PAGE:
EDUCATION: Homeschooling is an option that some parents are trying with their children in hopes of providing them with a more relevant education that combines western knowledge with indigenous knowledge systems. Carmen Wells from Siksika Nation is one such parent who has recently enrolled her oldest child into a homeschooling program and has made Indigenous education the priority including teaching the history, language and ceremonies which she believes is crucial to lifelong learning. She shares her experience with homeschooling including her decision to do this, what this entails and advice to other parents who want to pursue this style of education.
Why did you choose to home school your child?
I chose homeschooling so I could develop a stronger sense of identity with them. I focus more on our Aboriginal history and culture first. I know personally what it was like to attend a school where you were made to feel less than and who you are is of no importance. I don’t want my children to face this as they grow up. I want them to have a strong connection with our Native culture and to always have a strong sense of identity. Home schooling allows me to teach my child EVERYTHING and ANYTHING all at the same time. My teachings are based around our spirituality and connectedness first and foremost.
How long have you been homeschooling?
This is our first attempt. My oldest child was entering Gr.7 and I thought this was a perfect opportunity to do it. I have 2 others still in school, Gr. 3 and Gr. 6. Next year I will have all 3 at home. I wanted to make sure first that I was capable of doing it. I was always apprehensive about sending my children to school from the beginning. Because I was culturally brainwashed I thought this was the only way for my children to learn. I was wrong. My instincts were right. The best way for them to learn is from us, their parents. I am bringing back an old tradition, where children are nurtured and taught solely by parents and elders. I am not opposed to living in today’s society I am merely growing my children to be stronger and smarter. I am building them up to be successful on their own terms not societies.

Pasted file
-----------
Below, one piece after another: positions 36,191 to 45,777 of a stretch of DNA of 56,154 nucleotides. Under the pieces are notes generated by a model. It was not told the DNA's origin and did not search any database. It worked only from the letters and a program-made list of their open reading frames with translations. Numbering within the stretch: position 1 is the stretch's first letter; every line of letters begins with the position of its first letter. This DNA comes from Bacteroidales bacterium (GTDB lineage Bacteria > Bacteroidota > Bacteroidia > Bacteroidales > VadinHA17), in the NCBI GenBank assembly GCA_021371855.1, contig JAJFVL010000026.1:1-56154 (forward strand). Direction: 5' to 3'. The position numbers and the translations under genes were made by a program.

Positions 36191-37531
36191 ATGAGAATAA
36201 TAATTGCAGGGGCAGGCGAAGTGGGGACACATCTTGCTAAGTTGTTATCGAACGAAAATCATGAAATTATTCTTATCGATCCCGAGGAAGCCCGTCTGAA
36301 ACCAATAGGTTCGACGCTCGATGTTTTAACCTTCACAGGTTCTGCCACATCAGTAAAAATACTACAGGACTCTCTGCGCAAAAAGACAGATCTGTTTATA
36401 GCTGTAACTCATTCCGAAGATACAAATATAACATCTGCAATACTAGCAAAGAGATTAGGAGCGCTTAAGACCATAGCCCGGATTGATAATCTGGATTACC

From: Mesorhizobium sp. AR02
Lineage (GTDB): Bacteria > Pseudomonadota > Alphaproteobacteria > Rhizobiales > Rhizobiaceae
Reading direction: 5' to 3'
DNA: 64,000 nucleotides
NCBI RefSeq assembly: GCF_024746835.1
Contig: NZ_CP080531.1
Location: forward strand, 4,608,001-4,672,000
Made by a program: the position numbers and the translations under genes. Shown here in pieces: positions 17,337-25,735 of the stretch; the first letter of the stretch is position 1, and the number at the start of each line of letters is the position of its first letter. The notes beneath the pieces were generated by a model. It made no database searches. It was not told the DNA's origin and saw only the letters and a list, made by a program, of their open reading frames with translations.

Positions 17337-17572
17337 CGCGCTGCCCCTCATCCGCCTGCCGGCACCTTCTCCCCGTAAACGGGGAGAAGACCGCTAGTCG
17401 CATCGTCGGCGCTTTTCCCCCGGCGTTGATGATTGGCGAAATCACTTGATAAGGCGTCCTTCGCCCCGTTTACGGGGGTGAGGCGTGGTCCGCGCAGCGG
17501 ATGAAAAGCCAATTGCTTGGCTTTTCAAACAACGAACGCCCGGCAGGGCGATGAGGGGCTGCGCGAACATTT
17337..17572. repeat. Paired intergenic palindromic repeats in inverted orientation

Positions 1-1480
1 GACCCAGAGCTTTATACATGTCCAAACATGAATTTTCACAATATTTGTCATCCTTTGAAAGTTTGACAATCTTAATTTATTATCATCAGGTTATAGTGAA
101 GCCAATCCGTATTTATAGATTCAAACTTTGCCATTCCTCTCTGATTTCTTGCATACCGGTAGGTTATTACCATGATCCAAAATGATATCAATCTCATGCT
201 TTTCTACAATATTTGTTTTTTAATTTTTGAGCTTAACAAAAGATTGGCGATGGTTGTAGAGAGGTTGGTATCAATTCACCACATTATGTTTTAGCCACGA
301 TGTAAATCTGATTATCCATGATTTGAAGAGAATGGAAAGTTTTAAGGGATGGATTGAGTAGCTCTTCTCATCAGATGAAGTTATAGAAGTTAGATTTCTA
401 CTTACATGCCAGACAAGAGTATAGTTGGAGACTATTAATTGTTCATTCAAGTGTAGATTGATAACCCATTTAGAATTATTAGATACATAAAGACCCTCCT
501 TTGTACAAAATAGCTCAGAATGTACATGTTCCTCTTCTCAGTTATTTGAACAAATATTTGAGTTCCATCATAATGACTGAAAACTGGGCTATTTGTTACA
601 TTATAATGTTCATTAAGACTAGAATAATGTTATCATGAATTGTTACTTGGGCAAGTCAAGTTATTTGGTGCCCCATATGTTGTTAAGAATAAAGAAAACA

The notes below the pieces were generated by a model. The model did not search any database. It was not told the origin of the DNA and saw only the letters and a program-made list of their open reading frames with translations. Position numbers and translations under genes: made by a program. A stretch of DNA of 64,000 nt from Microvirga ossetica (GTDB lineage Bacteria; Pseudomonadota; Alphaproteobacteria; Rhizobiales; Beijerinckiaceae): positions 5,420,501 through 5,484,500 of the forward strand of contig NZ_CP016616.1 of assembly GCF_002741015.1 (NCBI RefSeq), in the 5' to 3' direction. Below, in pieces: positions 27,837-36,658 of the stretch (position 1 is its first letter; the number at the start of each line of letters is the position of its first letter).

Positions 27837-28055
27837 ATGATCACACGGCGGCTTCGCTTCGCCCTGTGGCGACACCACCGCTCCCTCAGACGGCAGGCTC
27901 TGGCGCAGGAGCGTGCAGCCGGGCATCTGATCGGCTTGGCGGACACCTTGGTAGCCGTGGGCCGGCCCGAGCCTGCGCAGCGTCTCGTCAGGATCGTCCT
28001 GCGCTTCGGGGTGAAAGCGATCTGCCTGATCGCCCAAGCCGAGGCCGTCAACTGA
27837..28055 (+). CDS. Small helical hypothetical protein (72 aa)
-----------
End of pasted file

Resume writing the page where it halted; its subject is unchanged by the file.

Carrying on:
Do you follow a curriculum or create your own?
I do not follow a curriculum; I chose traditional homeschooling in where I develop his entire curriculum. Math and science are very basic and everybody learns all the same stuff, so there really wasn’t much to change. We do however work at an accelerated pace because he is a faster thinker/processor. Language Arts and Social Studies are my main concern and I do not follow the Canadian curriculum of studies. Language Arts is based only on Native literature and authors. We study things like influential Chiefs of the past and today, native athletes and artists. We visit our Elders in the community who have shared stories of the past with us. We focus on learning/speaking Blackfoot. We are learning what Sacred Societies are and which societies are still here today. Our culture is so rich and beautiful and I want my children to know all there is to know about it before they start learning of another.
Do you think this has been a better experience for your child? Why?
Yes I do think this is a better learning for my child. Not only do I challenge him but I am also patient if he does not understand something. I see in him a confidence I have never experienced from the 6 yrs he was in school. He is flourishing in ways that are unexplainable, all because he is where he should be, at home with me.
What advice do you have for other parents who are considering this style of education?
My only advice is to take the leap. You may think you don’t know or are not smart enough to teach your child, breakaway from that mentality and have confidence in yourself and what you’ve always been capable of. I spent 6 years not listening to my instincts, now I am going to spend the next few correcting it. A lot of people will judge you or question you but when you are continuously growing your child in a good way, societies ideals are of no importance.